I really liked your storybook, it was enjoyable to look through! Your format was really unique and neat. I haven’t seen any projects look quite like this, so it stood out for sure! Your introduction was informative and well-done. “Faith is proclaimed in science, but credence is given to the bureaucracy that bears its name rather than its principles” was a standout sentence. The picture you included of the plane was interesting and tied in well with your intro. Speaking of your stories, they were creative and fun to read. Your focus on science is refreshing and grabbed my attention! The allegorical style was neat. One thing to work on might be characterization, I didn’t always feel like I got to know your characters very well. I enjoyed your writing style. I loved your picture from NASA on the “Marriage Fits the Data” story page. The blue color on the space photo was vivid and beautiful. Great job, can’t wait to read more!!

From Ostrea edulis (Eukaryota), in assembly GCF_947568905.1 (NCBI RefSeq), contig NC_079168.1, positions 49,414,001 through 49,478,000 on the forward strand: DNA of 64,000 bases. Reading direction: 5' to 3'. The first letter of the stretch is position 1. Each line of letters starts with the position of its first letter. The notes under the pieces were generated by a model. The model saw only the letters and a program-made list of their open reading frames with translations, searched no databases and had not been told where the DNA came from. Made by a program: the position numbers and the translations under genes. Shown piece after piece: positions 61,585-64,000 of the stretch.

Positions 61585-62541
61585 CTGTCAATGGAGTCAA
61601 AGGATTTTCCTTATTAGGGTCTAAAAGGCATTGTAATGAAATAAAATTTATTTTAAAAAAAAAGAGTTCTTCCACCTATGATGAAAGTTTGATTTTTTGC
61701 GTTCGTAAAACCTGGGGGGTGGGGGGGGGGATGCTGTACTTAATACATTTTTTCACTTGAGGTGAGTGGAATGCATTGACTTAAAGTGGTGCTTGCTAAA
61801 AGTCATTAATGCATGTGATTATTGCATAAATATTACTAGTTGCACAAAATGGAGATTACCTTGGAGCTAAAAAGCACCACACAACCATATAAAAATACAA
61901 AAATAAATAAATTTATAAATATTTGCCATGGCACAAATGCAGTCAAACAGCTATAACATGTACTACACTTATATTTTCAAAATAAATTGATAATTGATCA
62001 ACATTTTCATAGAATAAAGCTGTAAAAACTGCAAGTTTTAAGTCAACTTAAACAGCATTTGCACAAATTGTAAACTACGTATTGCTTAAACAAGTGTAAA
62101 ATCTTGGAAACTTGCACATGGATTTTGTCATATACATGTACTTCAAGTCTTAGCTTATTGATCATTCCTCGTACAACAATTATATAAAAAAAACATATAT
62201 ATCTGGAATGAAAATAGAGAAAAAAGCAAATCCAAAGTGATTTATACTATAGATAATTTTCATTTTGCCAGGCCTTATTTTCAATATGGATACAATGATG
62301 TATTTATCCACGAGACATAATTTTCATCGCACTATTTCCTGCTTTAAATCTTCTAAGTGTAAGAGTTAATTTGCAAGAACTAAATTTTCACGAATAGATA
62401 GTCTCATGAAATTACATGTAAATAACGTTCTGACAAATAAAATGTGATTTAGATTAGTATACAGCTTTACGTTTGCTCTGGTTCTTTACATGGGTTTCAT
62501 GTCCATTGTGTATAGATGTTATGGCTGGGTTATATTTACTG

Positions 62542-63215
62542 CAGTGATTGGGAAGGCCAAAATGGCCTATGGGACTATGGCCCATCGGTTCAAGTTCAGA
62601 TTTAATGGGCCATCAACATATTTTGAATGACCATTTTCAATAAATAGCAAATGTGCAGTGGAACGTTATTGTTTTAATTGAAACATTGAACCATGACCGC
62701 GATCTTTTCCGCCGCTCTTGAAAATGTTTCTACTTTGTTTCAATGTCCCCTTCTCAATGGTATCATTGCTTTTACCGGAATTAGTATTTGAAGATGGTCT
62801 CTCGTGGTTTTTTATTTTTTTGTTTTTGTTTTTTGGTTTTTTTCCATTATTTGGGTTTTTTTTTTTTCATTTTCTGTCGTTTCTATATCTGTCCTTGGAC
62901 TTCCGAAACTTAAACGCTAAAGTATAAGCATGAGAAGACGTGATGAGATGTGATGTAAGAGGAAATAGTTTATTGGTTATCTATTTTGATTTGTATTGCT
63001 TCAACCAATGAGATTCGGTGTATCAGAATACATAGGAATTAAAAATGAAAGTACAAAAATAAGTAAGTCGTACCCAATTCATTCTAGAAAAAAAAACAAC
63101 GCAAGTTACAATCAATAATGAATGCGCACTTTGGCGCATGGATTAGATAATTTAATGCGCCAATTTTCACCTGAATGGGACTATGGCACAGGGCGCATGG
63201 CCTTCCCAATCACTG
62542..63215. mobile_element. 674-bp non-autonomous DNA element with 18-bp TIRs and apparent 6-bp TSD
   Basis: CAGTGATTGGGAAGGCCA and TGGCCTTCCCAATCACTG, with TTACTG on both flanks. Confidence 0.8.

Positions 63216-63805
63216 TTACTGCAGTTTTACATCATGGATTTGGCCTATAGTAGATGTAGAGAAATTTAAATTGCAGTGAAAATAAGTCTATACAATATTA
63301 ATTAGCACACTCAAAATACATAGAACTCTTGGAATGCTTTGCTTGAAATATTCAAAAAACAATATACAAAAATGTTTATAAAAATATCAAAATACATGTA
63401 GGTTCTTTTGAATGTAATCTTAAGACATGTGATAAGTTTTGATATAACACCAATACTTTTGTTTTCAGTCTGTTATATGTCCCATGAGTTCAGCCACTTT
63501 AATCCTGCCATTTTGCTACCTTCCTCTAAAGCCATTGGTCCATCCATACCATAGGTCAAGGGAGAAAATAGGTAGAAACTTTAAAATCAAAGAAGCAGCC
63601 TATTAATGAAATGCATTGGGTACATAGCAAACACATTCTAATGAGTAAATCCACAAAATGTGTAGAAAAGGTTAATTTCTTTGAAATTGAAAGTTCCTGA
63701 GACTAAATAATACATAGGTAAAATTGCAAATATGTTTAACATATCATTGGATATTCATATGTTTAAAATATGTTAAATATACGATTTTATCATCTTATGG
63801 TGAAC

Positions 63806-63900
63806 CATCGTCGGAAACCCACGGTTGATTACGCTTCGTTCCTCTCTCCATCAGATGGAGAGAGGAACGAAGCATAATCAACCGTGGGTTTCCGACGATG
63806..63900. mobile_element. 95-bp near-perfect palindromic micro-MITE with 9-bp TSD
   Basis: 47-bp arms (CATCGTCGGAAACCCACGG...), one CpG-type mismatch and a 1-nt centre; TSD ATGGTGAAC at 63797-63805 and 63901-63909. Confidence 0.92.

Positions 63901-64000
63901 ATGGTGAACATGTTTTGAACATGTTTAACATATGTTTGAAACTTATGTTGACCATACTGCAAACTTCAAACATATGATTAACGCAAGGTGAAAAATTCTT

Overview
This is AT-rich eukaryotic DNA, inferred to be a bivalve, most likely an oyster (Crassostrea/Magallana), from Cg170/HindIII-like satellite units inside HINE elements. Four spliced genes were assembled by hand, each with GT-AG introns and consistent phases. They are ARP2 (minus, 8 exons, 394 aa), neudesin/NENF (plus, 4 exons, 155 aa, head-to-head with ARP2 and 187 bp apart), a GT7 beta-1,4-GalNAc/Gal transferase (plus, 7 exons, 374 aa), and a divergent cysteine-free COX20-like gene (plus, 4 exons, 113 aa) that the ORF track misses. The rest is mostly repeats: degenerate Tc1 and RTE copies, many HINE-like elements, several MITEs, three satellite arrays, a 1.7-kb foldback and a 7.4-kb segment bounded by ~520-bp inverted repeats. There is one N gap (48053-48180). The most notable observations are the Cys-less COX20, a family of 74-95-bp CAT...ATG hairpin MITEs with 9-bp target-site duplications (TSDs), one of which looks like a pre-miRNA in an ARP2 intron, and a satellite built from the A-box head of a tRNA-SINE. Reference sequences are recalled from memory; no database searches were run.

November 15, 2019 at 11:37 pm
I read your first story a while ago and wanted to circle back around to see more of your work! I liked your second one as well. The different format with the emails back and forth was a smart choice; it was creative and set your work apart from regular narrative storybooks. I liked how detailed your author’s notes are; the videos and articles linked were nice touches! I also like how you sum up the moral of the story in your author’s note; for non-science people (like me) who have a hard time understanding the science talk in your stories, I think the moral does a good job of summing up your story. I was a little confused on the story about the guy with the mattress, but I assume that I was supposed to be (as the character Dr. K told the story to was also confused). Great work, I can’t wait to see the rest!